FSA brings barbecue hygiene into focus
The Food Standards Agency (FSA) has published a statement urging consumers to “uphold hygiene standards” when barbecuing during the remaining days of summer.
It highlighted a recent survey, which found bad hygiene practices when barbecuing, including: nearly one in five people (19%) do not keep raw and cooked food on separate plates when cooking at a barbecue; 21% do not wash their hands with soap after handling raw meat; and nearly half (47%) don’t keep food chilled until just before use.
The FSA also reported the survey found just over half (51%) risk cross-contaminating food by using the same tongs for raw and cooked meats and a huge 94% break at least one cardinal rule of food safety. On top of this “not checking” meat was cooked thoroughly before serving was also common.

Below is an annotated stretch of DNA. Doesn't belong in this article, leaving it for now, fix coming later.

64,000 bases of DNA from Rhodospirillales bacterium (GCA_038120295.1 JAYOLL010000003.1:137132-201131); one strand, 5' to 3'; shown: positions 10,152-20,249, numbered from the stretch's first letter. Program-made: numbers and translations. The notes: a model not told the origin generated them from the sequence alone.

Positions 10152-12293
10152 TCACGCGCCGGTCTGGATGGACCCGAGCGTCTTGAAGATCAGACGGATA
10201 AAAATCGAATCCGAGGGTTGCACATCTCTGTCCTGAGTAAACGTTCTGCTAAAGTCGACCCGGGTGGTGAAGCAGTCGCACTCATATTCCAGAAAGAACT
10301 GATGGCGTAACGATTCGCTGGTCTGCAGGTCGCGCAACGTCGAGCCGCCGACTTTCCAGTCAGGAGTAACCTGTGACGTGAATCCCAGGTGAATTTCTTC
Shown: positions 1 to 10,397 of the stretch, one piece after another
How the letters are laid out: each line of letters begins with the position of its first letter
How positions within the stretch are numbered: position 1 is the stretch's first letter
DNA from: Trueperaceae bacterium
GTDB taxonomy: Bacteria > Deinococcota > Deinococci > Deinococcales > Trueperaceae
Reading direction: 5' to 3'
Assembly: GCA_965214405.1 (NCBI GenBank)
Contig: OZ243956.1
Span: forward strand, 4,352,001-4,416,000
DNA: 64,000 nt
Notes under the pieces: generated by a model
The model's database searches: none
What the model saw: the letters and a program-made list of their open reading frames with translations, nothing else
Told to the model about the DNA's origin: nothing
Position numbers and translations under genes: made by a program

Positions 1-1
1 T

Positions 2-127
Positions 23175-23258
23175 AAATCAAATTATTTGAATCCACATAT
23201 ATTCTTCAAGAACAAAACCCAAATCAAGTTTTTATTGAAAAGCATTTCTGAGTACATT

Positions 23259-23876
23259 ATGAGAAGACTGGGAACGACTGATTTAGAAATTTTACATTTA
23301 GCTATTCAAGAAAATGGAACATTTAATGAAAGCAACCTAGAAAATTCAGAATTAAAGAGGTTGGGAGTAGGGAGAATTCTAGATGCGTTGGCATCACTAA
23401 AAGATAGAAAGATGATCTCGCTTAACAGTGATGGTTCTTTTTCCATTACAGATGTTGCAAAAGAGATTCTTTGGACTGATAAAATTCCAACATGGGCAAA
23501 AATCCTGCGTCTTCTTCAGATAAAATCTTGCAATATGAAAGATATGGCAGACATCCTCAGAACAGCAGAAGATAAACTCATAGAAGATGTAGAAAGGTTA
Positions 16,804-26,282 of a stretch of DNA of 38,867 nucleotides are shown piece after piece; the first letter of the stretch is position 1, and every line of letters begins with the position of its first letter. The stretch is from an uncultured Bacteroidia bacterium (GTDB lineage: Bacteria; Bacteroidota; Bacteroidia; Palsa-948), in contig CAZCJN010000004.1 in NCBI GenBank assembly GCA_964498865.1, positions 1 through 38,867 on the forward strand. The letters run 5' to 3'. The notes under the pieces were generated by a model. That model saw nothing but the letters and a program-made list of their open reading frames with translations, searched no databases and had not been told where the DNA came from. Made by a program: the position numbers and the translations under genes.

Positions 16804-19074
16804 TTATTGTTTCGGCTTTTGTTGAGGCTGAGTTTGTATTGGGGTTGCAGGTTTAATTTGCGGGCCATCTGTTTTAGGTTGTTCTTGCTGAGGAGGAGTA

Catherine Brown, chief executive of the FSA, commented: “Food poisoning is a real risk at barbecues, so we are reminding people to take good care of their families and friends by paying attention to simple food safety rules.”
The FSA has therefore issued “tips” for barbecuing, which included: avoiding cross-contamination through storing raw meat separately before cooking, and use different utensils, plates and chopping boards for raw and cooked food; pre-cooking meat and poultry before barbecuing for flavour; and checking meat is cooked through before serving. The FSA also warned abut using disposable barbecues, which take longer to reach cooking temperature. Meanwhile the FSA reminded consumers not to wash chicken before cooking, reinforcing its ‘Don’t Wash Your Chicken’ campaign.
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- raw meat
- cooked food
- included avoiding
- avoiding cross
- rules ”the fsa
- included avoiding cross
- raw meat separately
- storing raw meat
- avoiding cross contamination
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